1932 Bugatti Type 55 Super Sport

Engine No. 21
Amelia Island 2020 - Bonhams
Friday, 6 March - Saturday, 7 March 2020
Sale Price
Lot Number
Older Restoration
Auction House
Chassis No. 55220, Engine No. 21. Red and black with a black top over black leather. RHD. 2262-cc, 160-hp L-8. 4-speed manual. 8-spoke alloy wheels, Dunlop Racing tires, dual rear-mounted spares, folding windshield, Scintilla headlights, and Jean Bugatti-designed coachwork.

Evaluation: Older restoration | Sold new to Victor Rothschild, later to R. ­MacLeod-Carey, whose meticulous 32-page notebook about the car comes with it. Eventually auctioned in 1985 by Sotheby’s in London to Dean Edmonds, who canceled his Friday classes at Boston University, took the Concorde to London on Thursday, bought it on Saturday (for £440,000, about $570,000 at the time), and returned via Concorde. He was back in class on Monday. Restored in 1993, class winner at Pebble Beach that year. Good older paint, fair brightwork, good upholstery and gauges. The engine and chassis are obviously used but extremely well maintained. A gorgeous Jean Bugatti design with an impeccable history.

Bottom Line: The Type 55 was, essentially, a Grand Prix car in street clothes, and what gorgeous street clothes they were. This example’s history makes it even better, and the bidders in the Bonhams’s Amelia marquee recognized how extraordinary it is with this generous yet completely realistic result.

by Hagerty Editor
1 February 2020
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Condition definitions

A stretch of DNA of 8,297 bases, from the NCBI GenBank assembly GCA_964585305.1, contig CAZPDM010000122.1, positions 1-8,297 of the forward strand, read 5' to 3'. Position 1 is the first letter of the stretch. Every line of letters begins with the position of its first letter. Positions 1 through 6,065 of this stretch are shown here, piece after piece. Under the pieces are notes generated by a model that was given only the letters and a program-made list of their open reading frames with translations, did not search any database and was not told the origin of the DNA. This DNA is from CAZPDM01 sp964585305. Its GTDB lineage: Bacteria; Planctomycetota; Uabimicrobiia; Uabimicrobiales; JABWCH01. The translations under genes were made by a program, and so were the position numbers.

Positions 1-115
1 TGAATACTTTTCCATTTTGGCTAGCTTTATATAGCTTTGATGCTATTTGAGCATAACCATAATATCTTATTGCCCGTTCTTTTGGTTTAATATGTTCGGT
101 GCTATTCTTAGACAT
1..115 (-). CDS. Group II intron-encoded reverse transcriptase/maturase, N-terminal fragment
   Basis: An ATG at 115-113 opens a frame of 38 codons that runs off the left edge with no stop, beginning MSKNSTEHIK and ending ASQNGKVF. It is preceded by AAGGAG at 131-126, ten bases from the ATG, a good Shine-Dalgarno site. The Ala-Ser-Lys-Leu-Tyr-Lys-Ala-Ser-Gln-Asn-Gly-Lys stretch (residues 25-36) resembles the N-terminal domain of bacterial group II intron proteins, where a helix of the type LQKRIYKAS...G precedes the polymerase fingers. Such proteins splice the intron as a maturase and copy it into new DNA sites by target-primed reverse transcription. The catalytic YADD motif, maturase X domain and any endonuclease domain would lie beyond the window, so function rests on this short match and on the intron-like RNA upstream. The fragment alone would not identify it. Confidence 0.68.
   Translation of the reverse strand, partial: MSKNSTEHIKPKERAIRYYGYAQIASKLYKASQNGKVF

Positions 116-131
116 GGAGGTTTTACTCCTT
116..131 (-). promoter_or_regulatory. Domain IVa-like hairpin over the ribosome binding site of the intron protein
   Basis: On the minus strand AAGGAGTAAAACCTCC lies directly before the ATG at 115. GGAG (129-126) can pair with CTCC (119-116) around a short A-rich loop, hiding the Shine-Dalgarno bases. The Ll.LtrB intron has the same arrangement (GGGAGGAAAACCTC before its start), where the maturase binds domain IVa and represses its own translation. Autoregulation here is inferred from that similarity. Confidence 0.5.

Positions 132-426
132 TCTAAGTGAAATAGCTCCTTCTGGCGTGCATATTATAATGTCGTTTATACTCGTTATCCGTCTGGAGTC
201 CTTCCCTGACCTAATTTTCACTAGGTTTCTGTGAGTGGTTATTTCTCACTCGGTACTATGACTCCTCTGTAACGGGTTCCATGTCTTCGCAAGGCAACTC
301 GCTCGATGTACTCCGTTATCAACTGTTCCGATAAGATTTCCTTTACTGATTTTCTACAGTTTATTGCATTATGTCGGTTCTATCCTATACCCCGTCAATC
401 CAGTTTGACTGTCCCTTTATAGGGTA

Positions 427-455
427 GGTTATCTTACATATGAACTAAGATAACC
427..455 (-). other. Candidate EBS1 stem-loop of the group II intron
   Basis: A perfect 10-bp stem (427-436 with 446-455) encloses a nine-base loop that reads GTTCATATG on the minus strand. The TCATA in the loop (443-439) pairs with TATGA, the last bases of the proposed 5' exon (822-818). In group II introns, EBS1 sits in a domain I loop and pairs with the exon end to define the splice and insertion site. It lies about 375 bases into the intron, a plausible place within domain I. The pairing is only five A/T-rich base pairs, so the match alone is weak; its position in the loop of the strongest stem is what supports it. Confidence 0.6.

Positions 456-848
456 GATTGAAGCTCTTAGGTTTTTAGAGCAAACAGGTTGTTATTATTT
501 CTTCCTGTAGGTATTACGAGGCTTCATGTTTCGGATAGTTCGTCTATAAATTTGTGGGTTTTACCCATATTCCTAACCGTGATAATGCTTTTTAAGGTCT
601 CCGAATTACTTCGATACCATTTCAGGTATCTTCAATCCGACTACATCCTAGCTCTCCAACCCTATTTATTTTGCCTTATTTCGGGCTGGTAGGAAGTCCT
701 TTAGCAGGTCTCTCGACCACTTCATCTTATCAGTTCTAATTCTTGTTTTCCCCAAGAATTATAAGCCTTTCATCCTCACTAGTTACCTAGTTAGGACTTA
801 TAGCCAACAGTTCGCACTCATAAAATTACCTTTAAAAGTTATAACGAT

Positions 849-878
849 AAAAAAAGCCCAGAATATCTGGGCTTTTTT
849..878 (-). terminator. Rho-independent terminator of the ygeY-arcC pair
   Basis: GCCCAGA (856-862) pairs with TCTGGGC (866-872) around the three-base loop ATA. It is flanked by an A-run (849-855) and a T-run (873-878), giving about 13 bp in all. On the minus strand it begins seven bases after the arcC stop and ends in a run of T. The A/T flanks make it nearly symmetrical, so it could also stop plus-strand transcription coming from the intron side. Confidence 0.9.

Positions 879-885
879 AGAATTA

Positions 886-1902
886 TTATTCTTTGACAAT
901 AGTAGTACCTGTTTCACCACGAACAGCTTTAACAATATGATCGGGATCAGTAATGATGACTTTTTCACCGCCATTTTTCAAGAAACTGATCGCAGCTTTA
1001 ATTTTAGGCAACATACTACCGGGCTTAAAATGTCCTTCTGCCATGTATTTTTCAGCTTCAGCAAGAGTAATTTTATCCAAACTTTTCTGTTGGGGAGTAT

Condition #1: Concours
Condition #1 vehicles are the best in the world. The visual image is of the best vehicle, in the right colors, driving onto the lawn at the finest concours. Perfectly clean, the vehicle has been groomed down to the tire treads. Painted and chromed surfaces are mirror-like. Dust and dirt are banned, and materials used are correct and superbly fitted. The one word description for #1 vehicles is “concours.“
Condition #2: Excellent
#2 vehicles could win a local or regional show. They can be former #1 vehicles that have been driven or have aged. Seasoned observers will have to look closely for flaws, but will be able to find some not seen by the general public. The paint, chrome, glass and finishes will all appear as excellent. No excessive smoke will be seen on startup, no unusual noises will emanate from the engine. The vehicle will drive as a new vehicle of its era would. The one word description for #2 vehicles is “excellent.“
Condition #3: Good
#3 vehicles could possess some, but not all of the issues of a #4 vehicle, but they will be balanced by other factors such as a fresh paint job or a new, correct interior where applicable. #3 vehicles drive and run well, but might have some incorrect parts. These vehicles are not used for daily transportation but are ready for a long tour without excuses, and the casual passerby will not find any visual flaws. “Good” is the one word description of a #3 vehicle.
Condition #4: Fair
#4 vehicles are daily drivers, with flaws visible to the naked eye. The chrome might have pitting or scratches, the windshield might be chipped. Paintwork is imperfect, and perhaps the body has a minor dent. Split seams or a cracked dash, where applicable, might be present. No major parts are missing, but the wheels could differ from the originals, or other non- stock additions might be present. A #4 vehicle can also be a deteriorated restoration. “Fair” is the one word that describes a #4 vehicle.
Condition #5: Poor
Running, but battered, incomplete, and perhaps rusty.
Condition #6: Parts car
Parts car.
Hagerty only assigns condition ratings to vehicles we can inspect in person or, for online listings, via high-quality photography.